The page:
For years managers having difficulty bridging the divide between generations. This isn't anything new. However, human resources managers must confront the issues facing the modern workplace, where individuals from different age groups have expectations that are not always in harmony. The three generations seemingly at odds in offices across the country are Millennials, Generation Xers and Baby Boomers, all of whom exemplify similar character traits, but to varying degrees -- and it's the divergence in how these groups approach managing that has led to differing perspectives.
Quite simply, they don't always see eye to eye. This sometimes calls for a change in the conversation by finding an alternative vocabulary set to describe generational perceptions -- and misconceptions -- by giving employees avenues for communication that allow for greater mutual understanding.
Eager to Move Up the Ladder One of the leading allegations levied at Generation Y is they are entitled and are primarily concerned with promotions. In fact, a recent survey conducted by Ernst & Young indicated 68 percent of more than 1,200 respondents across the U.S. supported this claim. Yet, 51 percent of management professionals felt the same sentiment toward members of Generation X. In reality, this reflects a motivated, career-focused workforce. However, this data could also pose a problem when it comes to team-based projects. If a task force is comprised of workers who are only interested in self-promotion, the project could be doomed.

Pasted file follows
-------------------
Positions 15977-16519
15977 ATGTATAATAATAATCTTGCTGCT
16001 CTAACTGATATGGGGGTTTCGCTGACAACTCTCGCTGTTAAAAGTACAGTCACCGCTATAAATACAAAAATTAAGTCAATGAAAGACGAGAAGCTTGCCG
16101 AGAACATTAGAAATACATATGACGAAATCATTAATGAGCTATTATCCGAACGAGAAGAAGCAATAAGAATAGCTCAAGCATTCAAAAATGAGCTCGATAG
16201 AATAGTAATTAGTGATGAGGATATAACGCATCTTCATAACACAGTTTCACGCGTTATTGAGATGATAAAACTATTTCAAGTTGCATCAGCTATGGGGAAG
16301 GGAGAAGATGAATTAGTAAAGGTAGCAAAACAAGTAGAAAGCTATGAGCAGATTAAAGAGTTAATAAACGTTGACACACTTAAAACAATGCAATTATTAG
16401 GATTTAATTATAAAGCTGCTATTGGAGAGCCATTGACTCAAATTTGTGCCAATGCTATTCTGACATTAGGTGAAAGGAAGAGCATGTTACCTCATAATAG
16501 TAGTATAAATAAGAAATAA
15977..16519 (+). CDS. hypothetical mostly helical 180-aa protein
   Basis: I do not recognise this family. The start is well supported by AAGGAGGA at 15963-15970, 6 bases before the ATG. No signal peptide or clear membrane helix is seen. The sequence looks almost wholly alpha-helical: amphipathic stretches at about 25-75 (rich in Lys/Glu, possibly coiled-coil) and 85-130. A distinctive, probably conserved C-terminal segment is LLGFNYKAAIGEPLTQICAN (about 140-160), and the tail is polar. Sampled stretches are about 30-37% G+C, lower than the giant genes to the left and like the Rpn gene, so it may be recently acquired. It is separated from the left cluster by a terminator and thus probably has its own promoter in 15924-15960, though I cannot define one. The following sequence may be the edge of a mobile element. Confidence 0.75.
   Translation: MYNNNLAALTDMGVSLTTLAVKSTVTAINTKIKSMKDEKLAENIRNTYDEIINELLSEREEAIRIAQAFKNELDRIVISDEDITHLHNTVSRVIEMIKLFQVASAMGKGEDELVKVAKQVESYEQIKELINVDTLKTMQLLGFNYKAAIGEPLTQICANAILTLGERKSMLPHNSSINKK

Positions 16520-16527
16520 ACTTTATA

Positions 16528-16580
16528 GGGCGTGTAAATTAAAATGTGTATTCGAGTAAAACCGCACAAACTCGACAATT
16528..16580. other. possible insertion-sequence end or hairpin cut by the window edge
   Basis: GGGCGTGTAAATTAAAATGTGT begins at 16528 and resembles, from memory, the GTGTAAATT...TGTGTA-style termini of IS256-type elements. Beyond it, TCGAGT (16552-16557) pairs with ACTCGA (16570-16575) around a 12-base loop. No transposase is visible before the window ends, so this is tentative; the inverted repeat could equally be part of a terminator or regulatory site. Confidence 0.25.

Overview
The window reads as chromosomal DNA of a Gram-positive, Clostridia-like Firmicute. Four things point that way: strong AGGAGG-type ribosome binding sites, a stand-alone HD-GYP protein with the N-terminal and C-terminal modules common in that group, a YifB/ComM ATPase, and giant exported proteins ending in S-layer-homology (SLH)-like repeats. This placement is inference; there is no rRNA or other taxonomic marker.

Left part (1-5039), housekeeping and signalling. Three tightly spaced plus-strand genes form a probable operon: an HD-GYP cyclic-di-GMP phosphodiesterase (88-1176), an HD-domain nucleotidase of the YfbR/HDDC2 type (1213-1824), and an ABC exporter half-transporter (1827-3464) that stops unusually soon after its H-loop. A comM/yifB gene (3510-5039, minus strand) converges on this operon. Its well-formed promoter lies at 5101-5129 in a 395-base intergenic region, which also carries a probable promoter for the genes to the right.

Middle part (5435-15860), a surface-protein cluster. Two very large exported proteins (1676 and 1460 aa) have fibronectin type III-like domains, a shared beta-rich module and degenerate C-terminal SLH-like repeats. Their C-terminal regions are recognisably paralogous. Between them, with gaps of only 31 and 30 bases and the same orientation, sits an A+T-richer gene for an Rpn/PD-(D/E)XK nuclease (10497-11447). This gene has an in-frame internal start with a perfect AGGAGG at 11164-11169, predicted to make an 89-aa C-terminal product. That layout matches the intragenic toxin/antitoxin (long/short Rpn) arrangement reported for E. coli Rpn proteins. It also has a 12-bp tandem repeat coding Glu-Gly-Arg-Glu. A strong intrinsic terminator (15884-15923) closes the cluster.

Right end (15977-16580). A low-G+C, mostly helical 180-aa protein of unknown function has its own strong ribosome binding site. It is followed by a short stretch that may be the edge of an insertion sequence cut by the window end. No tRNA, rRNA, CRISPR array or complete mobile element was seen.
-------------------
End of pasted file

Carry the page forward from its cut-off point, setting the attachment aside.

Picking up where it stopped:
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Teamwork is Not an Inherent Value To prevent this scenario, HR managers have an obligation to conduct training or implement team-building initiatives in the workplace that emphasize the extent to which cooperation helps accomplish large tasks. Culturally, American society has placed a premium on independence and self-reliance, so there's little surprise that younger generations have an attitude that reflects the desire to gain career prestige. On the other hand, collaboration is an essential part of the business world and continuing education initiatives can go a long way to develop a cooperative culture within a company.
The faster this occurs, the better, as the number of Millennials entering management level is increasing at a rapid pace. The Ernst & Young study reported 87 percent of current Generation Y managers transitioned into this role between 2008 and 2013. To gain some perspective, only 38 percent of Gen Xers became managers during the same period of time, but this group was identified favorably in all areas of management. Again, a younger, ambitious generation assuming leadership roles requires mentorship. The key for HR managers is not to be heavy-handed about implementing training exercises that partner more established managers with less experienced individuals.
All organizations looking to develop a highly qualified leadership pipeline depend on collaboration between generations. As Baby Boomers transition into retirement, there should be the expectation that they'll help provide younger managers with the communication skills that have enabled their business to grow and succeed. With 5 percent of boomers confident that Millennials are prepared to be leaders, the cross-generational conversation needs to take place sooner rather than later. Organizations should emphasize the fact that the prosperity of their business is at stake when perceptions are in conflict.